On the trail of the French in Rome

abside della chiesa di Sant'Ivo dei Bretoni

If you are looking for an original itinerary to admire the beauties of the Eternal City, the districts Campus Martius and Sant'Eustachio offer an interesting idea related to symbolic places of France. In fact, it is around this area that the main reference points of French culture gravitate, starting with three (of the five) French churches present in Rome - Holy Trinity of the Mountains, Saint Louis of the French, Saint Ivo of the Bretons – continuing to the historic French Academy, where, since the time of the Sun King, young French artists gathered in Rome to carry out their artistic apprenticeship.

There are also many established artists and French historical figures who have fallen under our fascination. And on the other hand, what other city, if not Rome, so rich in wonders, the undisputed cradle of antiquity, could have inspired characters like Claude Lorrain, Nicolas Poussin, Nicolas-Didier Boguet And Stendhal, just to name a few.

Artists who lived in Rome and fell in love with Rome, so much so that in some cases they spent a large part of their lives there, leaving traces that are still appreciable today.

Traces that we are going to discover immediately!

French yes... but Roman by adoption!

Nicolas-Didier Boguet he should have stayed in Rome for six months, but ended up staying fifty-six years, until his death in 1839. His friend Chateaubriand defined him as the "master of French painters in Rome"; for Stendhal he was “the best student of Claude Lorrain”.

The latter, who arrived in Rome at a very young age, is considered together with Nicolas Poussin, the most famous landscape painter of the seventeenth century. TO Doria Pamphili Palace it is possible to admire one of his works, Landscape with figures dancing [www.doriapamphilj.it], created on the occasion of the wedding between Camillo Pamphilij and Olimpia Aldobrandini. Lorrain is buried in San Luigi dei Francesi, while Poussin, among whose most important works he figures The Martyrdom of Saint Erasmus in St. Peter's Basilica, rests in Church of San Lorenzo in Lucina.

Among the French writers literally bewitched by Italy we find Stendhal, a great connoisseur of Italian art (author, among other things, of one History of painting in Italy) and a frequent visitor to Rome, where he lived for more or less long periods, between 1811 and 1831, staying, not surprisingly, in the Sant'Eustachio, Campomarzio and Colonna districts, close to his native France.

L'Academy of France at Villa Medici

Reaching the hill of Pincio, a stone's throw from Villa Borghese, you cannot fail to visit the suggestive one Villa Medici, home of theFrench Academy, perhaps one of the most tangible testimonies of the bond that has been created over the centuries between French and Italian culture.

With the foundation of the Academy, which took place in 1666 at the behest of Jean-Baptiste Colbert, Charles Le Brun and Gian Lorenzo Bernini, King Louis XIV he intended to strengthen the supremacy of the French monarchy in Europe, and to do so he decided to draw on the enormous artistic and cultural heritage of Italy and Rome in particular.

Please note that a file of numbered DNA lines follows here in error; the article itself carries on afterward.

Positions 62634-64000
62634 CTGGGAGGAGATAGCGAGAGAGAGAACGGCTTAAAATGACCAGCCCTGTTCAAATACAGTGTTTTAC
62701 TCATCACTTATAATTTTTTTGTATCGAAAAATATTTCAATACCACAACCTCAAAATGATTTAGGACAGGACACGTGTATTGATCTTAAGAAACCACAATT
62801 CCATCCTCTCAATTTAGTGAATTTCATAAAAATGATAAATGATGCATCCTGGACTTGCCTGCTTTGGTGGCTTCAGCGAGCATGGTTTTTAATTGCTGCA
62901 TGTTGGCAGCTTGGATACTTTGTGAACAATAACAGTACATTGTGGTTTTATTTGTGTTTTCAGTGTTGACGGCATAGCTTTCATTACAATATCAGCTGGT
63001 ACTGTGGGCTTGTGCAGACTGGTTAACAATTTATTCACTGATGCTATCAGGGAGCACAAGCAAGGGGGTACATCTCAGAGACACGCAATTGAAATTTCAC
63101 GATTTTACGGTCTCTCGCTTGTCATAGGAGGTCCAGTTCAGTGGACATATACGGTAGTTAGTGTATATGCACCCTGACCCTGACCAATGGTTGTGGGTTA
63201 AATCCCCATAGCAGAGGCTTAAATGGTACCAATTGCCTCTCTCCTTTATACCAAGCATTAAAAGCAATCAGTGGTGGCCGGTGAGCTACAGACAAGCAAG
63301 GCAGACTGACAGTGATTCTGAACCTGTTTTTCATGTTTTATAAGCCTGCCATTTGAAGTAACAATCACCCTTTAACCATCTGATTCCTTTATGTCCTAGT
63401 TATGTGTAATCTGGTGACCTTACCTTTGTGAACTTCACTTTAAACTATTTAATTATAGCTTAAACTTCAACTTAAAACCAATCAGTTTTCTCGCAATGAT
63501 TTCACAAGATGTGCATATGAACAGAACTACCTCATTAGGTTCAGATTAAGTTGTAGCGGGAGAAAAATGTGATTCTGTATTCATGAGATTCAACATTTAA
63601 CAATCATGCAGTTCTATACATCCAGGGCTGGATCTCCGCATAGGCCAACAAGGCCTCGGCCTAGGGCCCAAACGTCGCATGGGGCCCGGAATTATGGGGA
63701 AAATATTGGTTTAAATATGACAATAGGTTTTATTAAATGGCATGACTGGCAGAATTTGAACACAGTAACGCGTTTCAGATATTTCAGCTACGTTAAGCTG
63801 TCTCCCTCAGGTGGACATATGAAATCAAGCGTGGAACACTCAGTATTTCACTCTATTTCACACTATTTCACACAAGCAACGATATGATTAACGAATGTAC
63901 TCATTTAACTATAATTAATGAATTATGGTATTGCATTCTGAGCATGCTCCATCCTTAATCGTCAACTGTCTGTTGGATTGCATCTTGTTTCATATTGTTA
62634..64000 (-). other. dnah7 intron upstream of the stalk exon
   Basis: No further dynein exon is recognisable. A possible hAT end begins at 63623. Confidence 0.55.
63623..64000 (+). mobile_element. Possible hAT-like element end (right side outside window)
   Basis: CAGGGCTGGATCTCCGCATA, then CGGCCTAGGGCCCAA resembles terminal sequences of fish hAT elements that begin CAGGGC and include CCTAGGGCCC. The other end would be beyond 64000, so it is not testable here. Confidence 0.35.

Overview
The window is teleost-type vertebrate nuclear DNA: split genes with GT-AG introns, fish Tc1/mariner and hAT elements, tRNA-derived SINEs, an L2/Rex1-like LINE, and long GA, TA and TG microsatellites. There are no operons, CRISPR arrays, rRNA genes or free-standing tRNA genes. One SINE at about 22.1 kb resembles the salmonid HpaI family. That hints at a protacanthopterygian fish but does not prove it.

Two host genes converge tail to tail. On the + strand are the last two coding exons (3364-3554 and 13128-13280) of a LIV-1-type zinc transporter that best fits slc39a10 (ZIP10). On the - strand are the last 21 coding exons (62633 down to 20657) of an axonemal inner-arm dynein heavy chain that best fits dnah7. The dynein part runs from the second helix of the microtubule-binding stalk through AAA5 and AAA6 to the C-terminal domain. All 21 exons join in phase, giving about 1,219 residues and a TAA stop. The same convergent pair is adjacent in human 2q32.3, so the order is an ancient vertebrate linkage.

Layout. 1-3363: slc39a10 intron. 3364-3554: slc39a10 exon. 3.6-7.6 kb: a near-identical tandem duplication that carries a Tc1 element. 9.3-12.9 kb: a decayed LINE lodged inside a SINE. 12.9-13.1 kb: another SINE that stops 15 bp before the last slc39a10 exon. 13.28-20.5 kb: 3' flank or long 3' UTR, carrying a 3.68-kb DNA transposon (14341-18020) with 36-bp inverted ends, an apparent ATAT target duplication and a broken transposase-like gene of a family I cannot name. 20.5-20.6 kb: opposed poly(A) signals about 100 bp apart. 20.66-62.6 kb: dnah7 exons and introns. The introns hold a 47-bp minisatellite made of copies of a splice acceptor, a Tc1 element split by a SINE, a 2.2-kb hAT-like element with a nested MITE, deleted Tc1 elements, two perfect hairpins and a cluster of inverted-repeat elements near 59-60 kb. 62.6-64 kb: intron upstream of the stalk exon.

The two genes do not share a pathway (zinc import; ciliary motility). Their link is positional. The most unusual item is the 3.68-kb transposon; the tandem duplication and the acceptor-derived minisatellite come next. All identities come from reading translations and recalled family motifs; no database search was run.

But how? Well, the sovereign decided to send some French artists to Rome every year who, following a strict discipline imposed by him, had to dedicate their stay to the creation of the greatest possible number of copies of ancient and Renaissance works of art - of which Rome she was obviously rich – to then be brought back to France to expand the royal collections of Versailles and at the same time enhance the public image of France.

Today the Academy, open to the public through guided tours, offers a rich cultural program which includes exhibitions of artists and researchers currently in residence, concerts, literary meetings and reviews of former Academy fellows, including François Boucher, Jean-Honoré Fragonard, Hubert Robert And Jean-Antoine Houdon.

Saint Louis of the French

In the heart of Sant'Eustachio, between Pantheon And Piazza Navona, we find the national church of the French community of Rome, Saint Louis of the French. A place that would leave you breathless just for the mere fact of hosting the pictorial cycle on Saint Matthew created by Caravaggio – The Martyrdom of Saint Matthew, Saint Matthew and the angel, Vocation of Saint Matthew – kept inside the Contarelli Chapel and a fixed destination for thousands of visitors every year. Yet, San Luigi dei Francesi is much more than this.

It is a true celebration of France, of its saints, of the magnificence of the great figures who made its history, starting with the statues of Charlemagne, Saint Clotilde and Saint Louis that stand out on the facade. The church houses, among others, the tomb of Pauline de Beaumont, who spent her last days in Rome, before her death, together with her beloved René de Chateaubriand in a small house on the Pincio, near Piazza di Spagna, surrounded from an enchanting orange garden.

The well-deserved stop

Our itinerary in the footsteps of the French was fascinating, but also challenging!

It's time to enjoy the enchanting family atmosphere of Campo Marzio, with its Renaissance and Baroque buildings, its contrasting aspects, between high fashion boutiques and antique shops, its alleys dotted with delicatessen shops and restaurants.

Mandatory stop at Piazza Augusto Imperatore, Where 'Taste will welcome you to pamper you with quality food, relaxation and a priceless view of the extraordinary beauties of Rome!